2) Static analysis in Continuous Integration (CI) flow

    All CI flows in our code base are based on Sonar tool and we can understand what is going on in our code changes. Of course, the best view about code quality is code coverage. Our development team understands the risk of using external modules and packages – you take them for free but with a share of the uncertainty of how they work. Dealing with documentation and open source packages give our team the impulse to develop our tech skills on a regular basis.

    3) Code coverage and code complexity

    Our DevOps team contributes to and reviews its own code metrics on a daily basis. Developers know which modules are the most valuable and important to our clients, which makes them put more stress and focus on the quality of those particular parts of the software.
    What’s more, the discussions about potential risks are a significant part of our work.

    Minimum 50% of code coverage on branches, lines, function, and classes give us quite a clear situation in quality.
    In practice, a regular and non-critical application with no code coverage shows the highest increase in quality up to 50% of coverage. From that point, raising the bar is more of a matter of improving the team’s skills than significantly improving the tests. That’s why one of the requirements for our codebase is to maintain at least 50% of code coverage (more in the critical parts of the application).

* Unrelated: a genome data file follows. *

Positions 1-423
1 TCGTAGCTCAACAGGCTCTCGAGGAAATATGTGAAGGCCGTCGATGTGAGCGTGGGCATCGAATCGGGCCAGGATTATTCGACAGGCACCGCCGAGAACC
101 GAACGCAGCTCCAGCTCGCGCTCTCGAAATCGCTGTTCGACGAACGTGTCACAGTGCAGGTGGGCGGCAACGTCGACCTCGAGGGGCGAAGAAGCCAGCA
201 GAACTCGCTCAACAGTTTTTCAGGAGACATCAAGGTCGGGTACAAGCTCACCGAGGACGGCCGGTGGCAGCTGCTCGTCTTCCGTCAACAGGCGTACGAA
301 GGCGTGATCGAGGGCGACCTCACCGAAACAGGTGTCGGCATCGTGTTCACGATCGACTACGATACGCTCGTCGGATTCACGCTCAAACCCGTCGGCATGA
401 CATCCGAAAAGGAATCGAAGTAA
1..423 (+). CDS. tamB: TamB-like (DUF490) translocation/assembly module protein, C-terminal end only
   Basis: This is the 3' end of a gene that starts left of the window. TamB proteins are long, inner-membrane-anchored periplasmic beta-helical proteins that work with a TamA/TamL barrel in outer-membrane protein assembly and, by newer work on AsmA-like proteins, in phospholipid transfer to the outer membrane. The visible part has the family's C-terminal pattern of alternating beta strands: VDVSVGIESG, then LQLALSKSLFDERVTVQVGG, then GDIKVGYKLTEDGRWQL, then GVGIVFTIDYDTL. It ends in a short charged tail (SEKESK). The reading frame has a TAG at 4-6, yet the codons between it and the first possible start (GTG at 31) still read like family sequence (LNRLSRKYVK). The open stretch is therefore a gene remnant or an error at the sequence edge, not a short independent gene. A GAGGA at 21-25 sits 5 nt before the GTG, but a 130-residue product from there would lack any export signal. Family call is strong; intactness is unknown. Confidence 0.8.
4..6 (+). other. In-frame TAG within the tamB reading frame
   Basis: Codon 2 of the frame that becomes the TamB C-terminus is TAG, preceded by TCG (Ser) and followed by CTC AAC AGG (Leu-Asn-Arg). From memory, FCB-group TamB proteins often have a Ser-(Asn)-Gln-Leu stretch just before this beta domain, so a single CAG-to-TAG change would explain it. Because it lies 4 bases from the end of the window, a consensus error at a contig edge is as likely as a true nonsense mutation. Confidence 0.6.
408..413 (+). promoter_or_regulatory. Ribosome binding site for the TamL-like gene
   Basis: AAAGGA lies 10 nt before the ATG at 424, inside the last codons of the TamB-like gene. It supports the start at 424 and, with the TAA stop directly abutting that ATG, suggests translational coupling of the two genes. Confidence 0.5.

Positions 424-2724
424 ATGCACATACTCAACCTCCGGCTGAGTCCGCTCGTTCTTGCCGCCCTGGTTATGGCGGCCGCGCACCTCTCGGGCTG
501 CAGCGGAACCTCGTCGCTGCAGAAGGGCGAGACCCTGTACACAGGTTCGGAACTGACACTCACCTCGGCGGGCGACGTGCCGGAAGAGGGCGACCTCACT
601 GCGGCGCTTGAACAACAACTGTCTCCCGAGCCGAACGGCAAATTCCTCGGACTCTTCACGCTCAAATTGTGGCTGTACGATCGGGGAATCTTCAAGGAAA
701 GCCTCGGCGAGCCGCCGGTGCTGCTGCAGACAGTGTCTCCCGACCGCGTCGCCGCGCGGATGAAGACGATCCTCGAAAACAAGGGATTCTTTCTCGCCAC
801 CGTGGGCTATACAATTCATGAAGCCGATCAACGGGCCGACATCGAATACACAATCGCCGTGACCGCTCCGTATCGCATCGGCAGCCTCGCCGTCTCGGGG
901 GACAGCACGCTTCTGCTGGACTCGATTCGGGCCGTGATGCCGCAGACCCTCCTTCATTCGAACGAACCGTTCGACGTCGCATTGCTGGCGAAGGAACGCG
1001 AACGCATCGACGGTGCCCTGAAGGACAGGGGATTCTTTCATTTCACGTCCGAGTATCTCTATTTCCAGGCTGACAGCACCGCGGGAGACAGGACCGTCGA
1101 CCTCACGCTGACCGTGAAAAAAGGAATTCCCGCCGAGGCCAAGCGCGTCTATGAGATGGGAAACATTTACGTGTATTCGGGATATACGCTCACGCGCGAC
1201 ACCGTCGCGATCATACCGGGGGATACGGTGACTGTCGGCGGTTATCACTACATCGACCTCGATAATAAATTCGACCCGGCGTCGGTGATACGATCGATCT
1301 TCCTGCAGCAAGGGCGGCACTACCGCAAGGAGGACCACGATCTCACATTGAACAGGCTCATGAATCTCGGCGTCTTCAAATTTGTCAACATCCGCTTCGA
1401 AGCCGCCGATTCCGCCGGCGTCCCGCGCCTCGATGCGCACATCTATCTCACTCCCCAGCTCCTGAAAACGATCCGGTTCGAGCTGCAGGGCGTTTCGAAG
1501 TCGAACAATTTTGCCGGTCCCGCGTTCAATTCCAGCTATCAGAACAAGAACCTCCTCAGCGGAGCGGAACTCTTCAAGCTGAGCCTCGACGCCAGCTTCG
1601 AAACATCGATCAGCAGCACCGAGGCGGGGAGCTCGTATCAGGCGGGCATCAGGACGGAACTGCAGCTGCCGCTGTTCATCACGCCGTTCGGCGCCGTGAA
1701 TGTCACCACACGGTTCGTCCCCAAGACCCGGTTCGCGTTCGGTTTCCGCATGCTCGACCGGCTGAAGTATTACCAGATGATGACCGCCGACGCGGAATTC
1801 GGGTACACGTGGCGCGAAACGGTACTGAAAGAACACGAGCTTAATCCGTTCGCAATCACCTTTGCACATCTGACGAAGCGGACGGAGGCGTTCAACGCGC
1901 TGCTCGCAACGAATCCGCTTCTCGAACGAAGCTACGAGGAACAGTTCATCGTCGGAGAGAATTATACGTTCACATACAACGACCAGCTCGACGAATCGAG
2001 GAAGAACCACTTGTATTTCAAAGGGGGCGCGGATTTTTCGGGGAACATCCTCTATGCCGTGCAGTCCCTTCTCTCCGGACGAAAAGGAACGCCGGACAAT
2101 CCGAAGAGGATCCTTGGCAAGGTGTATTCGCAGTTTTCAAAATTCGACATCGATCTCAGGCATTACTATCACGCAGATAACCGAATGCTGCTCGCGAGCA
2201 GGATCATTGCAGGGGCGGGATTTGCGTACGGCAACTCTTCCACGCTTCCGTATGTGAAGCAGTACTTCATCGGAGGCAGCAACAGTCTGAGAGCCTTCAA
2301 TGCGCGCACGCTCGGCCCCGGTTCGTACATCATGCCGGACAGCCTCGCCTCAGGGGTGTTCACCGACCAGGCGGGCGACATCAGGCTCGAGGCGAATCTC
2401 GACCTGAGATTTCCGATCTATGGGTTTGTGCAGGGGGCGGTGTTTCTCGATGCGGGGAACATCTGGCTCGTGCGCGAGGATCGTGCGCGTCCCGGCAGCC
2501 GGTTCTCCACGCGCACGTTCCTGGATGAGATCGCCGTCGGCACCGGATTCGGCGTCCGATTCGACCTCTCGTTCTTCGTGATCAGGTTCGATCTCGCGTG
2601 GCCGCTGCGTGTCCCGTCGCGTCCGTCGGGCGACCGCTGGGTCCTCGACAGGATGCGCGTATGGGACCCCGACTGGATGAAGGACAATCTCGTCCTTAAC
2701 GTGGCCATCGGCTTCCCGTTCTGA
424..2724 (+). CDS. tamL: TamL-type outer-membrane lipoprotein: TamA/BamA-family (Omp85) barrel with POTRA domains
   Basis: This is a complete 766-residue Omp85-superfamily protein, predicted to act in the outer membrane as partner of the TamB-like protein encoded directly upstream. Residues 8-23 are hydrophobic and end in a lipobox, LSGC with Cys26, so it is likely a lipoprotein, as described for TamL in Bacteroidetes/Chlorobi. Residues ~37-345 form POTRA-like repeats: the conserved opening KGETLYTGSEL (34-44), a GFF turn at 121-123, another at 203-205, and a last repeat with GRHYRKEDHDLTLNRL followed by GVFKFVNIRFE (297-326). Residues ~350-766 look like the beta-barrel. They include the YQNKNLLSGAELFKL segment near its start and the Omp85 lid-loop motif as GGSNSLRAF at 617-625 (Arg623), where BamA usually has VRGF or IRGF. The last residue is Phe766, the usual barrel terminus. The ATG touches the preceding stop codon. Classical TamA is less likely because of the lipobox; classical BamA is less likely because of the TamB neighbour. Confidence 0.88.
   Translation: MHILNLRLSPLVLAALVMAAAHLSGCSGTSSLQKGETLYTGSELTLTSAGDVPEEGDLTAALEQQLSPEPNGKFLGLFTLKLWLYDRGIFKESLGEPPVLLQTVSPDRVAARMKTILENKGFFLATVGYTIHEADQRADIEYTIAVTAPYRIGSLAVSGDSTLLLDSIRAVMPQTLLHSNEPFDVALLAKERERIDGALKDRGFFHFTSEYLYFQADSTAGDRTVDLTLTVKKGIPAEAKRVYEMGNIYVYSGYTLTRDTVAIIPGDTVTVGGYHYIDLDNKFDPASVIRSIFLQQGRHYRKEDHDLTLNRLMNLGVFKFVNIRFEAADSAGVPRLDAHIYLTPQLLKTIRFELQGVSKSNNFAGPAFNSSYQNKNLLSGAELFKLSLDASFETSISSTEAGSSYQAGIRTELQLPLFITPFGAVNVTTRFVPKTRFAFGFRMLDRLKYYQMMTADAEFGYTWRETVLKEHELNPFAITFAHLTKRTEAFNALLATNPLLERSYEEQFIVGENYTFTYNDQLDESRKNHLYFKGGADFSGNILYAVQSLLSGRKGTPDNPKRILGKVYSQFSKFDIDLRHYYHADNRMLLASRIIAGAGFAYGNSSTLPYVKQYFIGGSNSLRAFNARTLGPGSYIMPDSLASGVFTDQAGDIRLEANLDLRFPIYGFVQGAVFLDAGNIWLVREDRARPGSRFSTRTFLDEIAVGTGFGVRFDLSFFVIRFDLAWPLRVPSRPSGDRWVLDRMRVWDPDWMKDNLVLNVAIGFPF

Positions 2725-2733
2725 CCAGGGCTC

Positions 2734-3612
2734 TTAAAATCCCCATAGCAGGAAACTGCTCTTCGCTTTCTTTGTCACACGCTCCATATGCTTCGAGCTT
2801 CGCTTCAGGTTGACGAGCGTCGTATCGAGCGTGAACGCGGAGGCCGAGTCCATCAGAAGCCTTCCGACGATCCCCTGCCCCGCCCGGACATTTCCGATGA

Code review for skills improvements

    A very important phase of our development cycles is a code review and feedback collection from other DevOps.
    With a fresh view of our code, we can fuller identify and address risks, introduce innovations, propose new features, and much more.
    At Grandmetric we are still improving our skills in Agile methodologies for best quality software development.
    Regular collection and analysis of code metrics give us a solid set of information regarding our software health as well as qualitative feedback from the software development process.


    Marcin Bielak

    Senior Software Architect and Developer for business and web applications. High software quality is what he aims for from the beginning of his projects. He uses Open Source, Linux, Python, Golang, ECMAScript/JavaScript.